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Student entrepreneur gets a leg up at Design Fabrication Zone

Business student creates inflatable, portable leg-lift technology for injuries
By: Will Sloan
October 18, 2018
Eric Muellejans

Photo: Eric Muellejans’s Kumovate technology offers a better way to elevate an injured leg than pillows or foam.

Ryerson student Eric Muellejans (Business Technology Management 2020) began his entrepreneurial journey six years ago on the football field… but it was not a moment of glory.

“I had a really bad injury,” he remembers. “If you think about a leg, if your foot is facing up 12 o’clock… my entire foot went all the way to about 7 o’clock.”

It was reconstructive surgery and four months of bedrest for the then-16-year-old, and those months were not pleasant. He had to keep his injured leg in a state of constant elevation, “but I constantly had my leg roll off the pillows that were stacked up, or I’d need new cushions, or sometimes they would get dirty from the weeping wounds.” When he was finally able to start using crutches, he’d still have to rest his leg on a piece of furniture. There had to be a better way than cushions, furniture, and foam wedges… but there was nothing on the market.

This sparked the idea for Kumovate, external link, his new startup based at Ryerson’s Design Fabrication Zone. The technology is an inflatable, portable, adjustable leg-lift product for patients with lower limb injuries.

Sound simple? It did to Muellejans, too.

“I initially told the idea to my mom, and her advice was, ‘Eric, that’s a really simple idea somebody has totally done it before, and there’s a reason it doesn’t exist.’ I was like, ‘Y’know what? You’re probably right. I’m 16 years old—what do I know?’”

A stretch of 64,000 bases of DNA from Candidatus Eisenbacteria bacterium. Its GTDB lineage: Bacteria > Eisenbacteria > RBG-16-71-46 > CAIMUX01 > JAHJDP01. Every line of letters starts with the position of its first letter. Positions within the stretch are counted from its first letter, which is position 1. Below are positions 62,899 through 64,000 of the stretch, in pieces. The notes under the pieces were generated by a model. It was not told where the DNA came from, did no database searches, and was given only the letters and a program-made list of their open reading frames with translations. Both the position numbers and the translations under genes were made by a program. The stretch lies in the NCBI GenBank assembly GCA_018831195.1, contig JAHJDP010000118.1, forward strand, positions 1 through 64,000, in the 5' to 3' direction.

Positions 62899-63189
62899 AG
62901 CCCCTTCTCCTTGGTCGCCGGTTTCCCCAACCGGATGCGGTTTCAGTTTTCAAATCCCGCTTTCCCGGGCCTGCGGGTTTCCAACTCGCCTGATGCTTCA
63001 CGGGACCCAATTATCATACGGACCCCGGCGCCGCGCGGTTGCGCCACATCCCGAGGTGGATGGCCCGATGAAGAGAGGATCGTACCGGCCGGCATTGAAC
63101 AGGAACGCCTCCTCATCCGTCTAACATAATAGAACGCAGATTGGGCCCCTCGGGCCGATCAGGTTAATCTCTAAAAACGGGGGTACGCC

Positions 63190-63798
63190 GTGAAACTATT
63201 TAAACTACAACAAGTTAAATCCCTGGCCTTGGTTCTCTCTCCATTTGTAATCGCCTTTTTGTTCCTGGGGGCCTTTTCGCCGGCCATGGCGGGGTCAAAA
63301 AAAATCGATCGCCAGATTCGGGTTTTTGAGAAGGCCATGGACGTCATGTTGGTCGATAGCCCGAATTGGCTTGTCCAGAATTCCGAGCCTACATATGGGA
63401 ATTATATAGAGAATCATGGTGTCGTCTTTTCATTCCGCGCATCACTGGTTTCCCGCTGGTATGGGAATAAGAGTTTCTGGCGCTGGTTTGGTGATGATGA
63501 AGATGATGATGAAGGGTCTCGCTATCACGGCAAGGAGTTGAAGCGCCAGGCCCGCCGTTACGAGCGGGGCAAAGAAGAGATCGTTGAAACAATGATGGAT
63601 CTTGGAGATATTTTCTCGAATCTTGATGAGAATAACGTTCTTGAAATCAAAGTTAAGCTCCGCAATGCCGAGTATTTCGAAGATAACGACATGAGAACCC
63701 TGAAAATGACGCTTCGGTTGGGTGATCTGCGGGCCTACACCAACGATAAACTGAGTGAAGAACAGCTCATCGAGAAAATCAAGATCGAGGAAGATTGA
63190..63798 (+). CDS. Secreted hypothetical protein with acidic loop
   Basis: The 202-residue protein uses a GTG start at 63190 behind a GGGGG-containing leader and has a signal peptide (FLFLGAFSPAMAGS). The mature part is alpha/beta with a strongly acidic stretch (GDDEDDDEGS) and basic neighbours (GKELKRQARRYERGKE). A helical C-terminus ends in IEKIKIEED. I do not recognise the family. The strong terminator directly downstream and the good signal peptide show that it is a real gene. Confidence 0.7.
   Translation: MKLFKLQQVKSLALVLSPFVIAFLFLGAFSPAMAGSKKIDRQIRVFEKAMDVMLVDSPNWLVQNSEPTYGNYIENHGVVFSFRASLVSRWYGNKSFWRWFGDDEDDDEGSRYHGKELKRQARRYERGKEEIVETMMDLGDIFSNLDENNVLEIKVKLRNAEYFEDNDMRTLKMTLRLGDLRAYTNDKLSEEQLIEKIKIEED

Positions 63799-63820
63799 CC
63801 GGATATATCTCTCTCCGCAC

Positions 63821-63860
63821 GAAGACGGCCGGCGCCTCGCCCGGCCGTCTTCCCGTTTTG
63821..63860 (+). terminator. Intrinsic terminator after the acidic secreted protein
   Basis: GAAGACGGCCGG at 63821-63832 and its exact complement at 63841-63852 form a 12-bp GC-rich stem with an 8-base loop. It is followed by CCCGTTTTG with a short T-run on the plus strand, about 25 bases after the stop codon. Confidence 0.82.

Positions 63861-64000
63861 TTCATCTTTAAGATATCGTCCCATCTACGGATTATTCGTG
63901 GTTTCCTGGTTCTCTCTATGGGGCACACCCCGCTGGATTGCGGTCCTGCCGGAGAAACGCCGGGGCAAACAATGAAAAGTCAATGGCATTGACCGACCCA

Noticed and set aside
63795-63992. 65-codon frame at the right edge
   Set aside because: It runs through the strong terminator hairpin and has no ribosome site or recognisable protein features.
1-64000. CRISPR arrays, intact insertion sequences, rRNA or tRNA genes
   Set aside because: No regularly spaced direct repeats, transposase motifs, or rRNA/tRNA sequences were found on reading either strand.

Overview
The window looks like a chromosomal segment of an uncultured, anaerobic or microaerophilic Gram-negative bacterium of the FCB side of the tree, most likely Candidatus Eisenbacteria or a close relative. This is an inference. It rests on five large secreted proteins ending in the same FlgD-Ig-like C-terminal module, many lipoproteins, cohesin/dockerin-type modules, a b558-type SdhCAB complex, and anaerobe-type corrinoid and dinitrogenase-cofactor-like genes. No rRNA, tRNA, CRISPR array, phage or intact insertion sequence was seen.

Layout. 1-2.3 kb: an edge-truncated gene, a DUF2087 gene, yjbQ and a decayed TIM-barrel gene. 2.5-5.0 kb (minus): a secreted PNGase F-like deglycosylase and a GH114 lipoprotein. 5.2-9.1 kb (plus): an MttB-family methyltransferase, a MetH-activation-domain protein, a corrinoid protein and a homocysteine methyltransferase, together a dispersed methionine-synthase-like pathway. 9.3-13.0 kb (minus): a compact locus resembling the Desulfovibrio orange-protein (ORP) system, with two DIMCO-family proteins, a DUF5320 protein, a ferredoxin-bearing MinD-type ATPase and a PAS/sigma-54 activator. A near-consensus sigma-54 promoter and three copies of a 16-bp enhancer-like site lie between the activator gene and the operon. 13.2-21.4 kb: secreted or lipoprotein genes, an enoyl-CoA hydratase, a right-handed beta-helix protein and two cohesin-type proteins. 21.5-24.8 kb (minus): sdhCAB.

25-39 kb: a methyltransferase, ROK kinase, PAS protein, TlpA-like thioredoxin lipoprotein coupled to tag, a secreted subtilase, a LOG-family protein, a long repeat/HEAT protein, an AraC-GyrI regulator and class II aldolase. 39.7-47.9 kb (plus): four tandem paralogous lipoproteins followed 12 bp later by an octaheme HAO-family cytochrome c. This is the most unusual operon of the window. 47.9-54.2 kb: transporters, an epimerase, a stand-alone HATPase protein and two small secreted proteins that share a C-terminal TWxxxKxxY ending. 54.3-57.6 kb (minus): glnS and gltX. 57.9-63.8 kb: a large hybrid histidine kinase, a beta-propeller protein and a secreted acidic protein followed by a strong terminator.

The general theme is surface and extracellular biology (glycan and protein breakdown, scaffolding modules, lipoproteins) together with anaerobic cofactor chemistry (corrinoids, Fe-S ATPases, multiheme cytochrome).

Fast forward to October 2017, when he revisited the concept. “I realized, ‘Y’know… there are a lot dumber ideas, and I still don’t see anything like this on the market. Let’s just try this out and see if it might be a viable option.’ So, I started prototyping it, I got a really good response… and now I’m here.”

After realizing his previous university presented limited opportunities for healthcare-sector entrepreneurship, Muellejans transferred to Ryerson in early 2018. As he puts it, “I knew that Ryerson was a great institution for business, and I knew I could accelerate my idea through the zone learning.”

In Ryerson’s business ecosystem, he quickly found an ideal home at the Design Fabrication Zone. “The DFZ was that perfect thing I was looking for, because they only work with physical products. They work with people in the prototyping and industrial design stages. That’s exactly what I needed.

“They’ve been phenomenal helping me with the patent process, as well as further prototyping, ideation, marketing of the product—it’s just a dream situation.”

The DFZ has also presented the opportunity to work side-by-side with other emerging startups. “As any entrepreneur knows, you always go through a stage where you’re working out of a Starbucks. It gets a little lonely. Besides having a consistent, reliable wifi, it’s really great having somebody across the desk who’s going through those same issues you’re going through. We have very similar problems: manufacturing, marketing, funding. We can kinda help each other out.”

Kumovate is available to order at kumovate.com, external link.

The Design Fabrication Zone is one of 10 business incubators in Ryerson’s zone learning model, which offers space and resources for student entrepreneurs to develop products and technologies.

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